MIT Technology Review: A new neural network could help computers code themselves. “Automated code generation has been a hot research topic for a number of years. Microsoft is building basic code generation into its widely used software development tools, Facebook has made a system called Aroma that autocompletes small programs, and DeepMind has developed a neural network that can come up with more efficient versions of simple algorithms than those devised by humans. Even OpenAI’s GPT-3 language model can churn out simple pieces of code, such as web page layouts, from natural-language prompts. [Justin] Gottschlich and his colleagues call this machine programming.”

CNET: Want to learn to code? We found 5 online coding courses for beginners

CNET: Want to learn to code? We found 5 online coding courses for beginners. “My husband is a tech guy through and through — tinkering in code to build simple apps and websites just for fun. I’m not. I knew my way around MySpace HTML back in the day (enough to change my background at least) and could navigate WordPress for my college newspaper, but those skills are quite rusty now. Learning to code is a valuable skill for almost anyone working in our digital world. And though unemployment levels are high due to the coronavirus pandemic, tech companies like Apple and Amazon are still hiring. Picking up some coding skills could help you get a foot in the door.”

ProgrammableWeb: ProgrammableWeb Launches Covid-19/Coronavirus Developer Resource Center

Tip o’ the nib to Esther S. for this one from ProgrammableWeb: ProgrammableWeb Launches Covid-19/Coronavirus Developer Resource Center. “ProgrammableWeb has launched a special resource center to help developers find the top COVID-19 related APIs and other appdev resources. The content in this resource center is curated by the ProgrammableWeb staff and is designed to provide developers with the most up to date information and tools to help them build solutions related to the coronavirus pandemic. These could be tracking solutions, reporting solutions or any type of innovation that these resources might inspire.”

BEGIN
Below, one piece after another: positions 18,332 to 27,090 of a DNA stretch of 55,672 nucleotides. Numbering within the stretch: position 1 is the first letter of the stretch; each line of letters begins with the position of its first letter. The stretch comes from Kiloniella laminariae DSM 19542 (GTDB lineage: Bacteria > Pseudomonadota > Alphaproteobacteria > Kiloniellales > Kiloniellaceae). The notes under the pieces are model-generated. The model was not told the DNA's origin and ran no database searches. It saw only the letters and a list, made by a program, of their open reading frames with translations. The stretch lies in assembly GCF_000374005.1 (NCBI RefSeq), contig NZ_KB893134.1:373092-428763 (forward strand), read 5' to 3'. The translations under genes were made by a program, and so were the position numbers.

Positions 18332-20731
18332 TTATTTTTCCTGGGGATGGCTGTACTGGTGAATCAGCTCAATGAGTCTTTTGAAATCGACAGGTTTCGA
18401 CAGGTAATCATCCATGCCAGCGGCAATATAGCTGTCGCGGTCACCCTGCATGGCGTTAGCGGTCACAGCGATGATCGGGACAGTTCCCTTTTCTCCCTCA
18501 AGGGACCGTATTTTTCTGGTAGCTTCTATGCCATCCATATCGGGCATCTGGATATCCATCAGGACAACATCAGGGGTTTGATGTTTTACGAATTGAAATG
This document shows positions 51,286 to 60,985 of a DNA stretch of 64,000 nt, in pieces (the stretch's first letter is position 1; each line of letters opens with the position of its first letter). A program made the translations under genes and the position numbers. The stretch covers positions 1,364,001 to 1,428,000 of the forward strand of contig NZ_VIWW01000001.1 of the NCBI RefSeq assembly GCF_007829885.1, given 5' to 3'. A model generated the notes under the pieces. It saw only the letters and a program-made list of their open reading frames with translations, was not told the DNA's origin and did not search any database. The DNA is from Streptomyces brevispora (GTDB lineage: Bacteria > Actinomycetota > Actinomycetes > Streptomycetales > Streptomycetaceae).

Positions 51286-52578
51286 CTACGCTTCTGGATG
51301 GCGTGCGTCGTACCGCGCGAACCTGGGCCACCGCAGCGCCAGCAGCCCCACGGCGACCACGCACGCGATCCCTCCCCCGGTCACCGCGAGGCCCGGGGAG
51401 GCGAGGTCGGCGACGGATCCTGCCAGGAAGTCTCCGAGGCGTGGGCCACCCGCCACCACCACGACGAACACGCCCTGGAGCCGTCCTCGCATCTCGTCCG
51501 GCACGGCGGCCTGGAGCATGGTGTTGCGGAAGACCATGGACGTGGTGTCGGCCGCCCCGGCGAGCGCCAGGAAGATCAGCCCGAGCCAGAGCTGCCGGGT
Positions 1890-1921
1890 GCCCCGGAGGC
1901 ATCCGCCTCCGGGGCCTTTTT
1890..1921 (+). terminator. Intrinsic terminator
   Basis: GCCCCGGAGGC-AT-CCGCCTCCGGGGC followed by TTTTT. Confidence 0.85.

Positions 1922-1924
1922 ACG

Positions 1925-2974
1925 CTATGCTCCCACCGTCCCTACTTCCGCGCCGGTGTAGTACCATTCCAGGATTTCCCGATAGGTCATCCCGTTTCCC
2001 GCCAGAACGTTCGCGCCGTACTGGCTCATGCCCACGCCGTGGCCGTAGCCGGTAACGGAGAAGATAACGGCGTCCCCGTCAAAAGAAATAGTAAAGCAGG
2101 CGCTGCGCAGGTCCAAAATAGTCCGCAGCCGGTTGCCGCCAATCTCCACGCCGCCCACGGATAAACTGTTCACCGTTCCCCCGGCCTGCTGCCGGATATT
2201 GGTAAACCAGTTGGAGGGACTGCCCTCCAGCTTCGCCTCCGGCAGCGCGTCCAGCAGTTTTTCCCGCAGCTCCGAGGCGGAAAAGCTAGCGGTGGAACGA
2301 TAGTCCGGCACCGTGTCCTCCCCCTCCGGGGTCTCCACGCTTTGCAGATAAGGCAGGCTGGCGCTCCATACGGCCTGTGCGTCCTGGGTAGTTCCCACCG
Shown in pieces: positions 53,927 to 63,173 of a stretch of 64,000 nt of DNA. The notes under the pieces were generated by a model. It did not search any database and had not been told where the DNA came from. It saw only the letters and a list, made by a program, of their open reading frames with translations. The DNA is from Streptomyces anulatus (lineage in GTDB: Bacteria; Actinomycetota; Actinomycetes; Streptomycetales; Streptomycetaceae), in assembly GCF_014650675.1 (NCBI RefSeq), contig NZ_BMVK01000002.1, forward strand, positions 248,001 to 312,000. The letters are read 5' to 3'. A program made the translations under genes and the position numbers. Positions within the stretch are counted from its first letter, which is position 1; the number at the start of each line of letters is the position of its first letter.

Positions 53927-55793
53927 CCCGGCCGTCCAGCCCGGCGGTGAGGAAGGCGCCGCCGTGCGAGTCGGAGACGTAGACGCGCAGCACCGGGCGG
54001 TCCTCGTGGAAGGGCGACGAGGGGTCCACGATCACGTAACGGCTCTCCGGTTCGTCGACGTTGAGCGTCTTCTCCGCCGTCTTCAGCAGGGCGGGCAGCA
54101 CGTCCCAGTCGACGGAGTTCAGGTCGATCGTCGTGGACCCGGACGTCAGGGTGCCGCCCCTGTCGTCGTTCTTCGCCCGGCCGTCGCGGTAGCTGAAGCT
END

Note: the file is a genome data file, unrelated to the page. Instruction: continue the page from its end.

Phys .org: Not a ‘math person’? You may be better at learning to code than you think

Phys .org: Not a ‘math person’? You may be better at learning to code than you think . “New research from the University of Washington finds that a natural aptitude for learning languages is a stronger predictor of learning to program than basic math knowledge, or numeracy. That’s because writing code also involves learning a second language, an ability to learn that language’s vocabulary and grammar, and how they work together to communicate ideas and intentions. Other cognitive functions tied to both areas, such as problem solving and the use of working memory, also play key roles.”

Hongkiat: 10 Websites to Test Your Codes Online

Hongkiat: 10 Websites to Test Your Codes Online . “In this article I want to outline 10 interesting web apps for testing your code online. All of these apps require an Internet connection, and some of the more advanced editors offer pro plans to upgrade your account features. But most of these tools will surely come in handy when you’re scrambling to debug a block of JavaScript or PHP.”

ZDNet: Google reveals new Python programming language course: Scholarships for 2,500

ZDNet: Google reveals new Python programming language course: Scholarships for 2,500. “There are six courses in the Google IT Automation with Python Professional Certificate, including an introductory ‘crash course on Python’, learning how to use Python to manipulate files and processes on a computer’s operating system, a course in using Git and GitHub, troubleshooting techniques, learning how to automate and manage fleets of computers in the cloud, and automating real-world tasks with Python.” The article notes that the course is not free.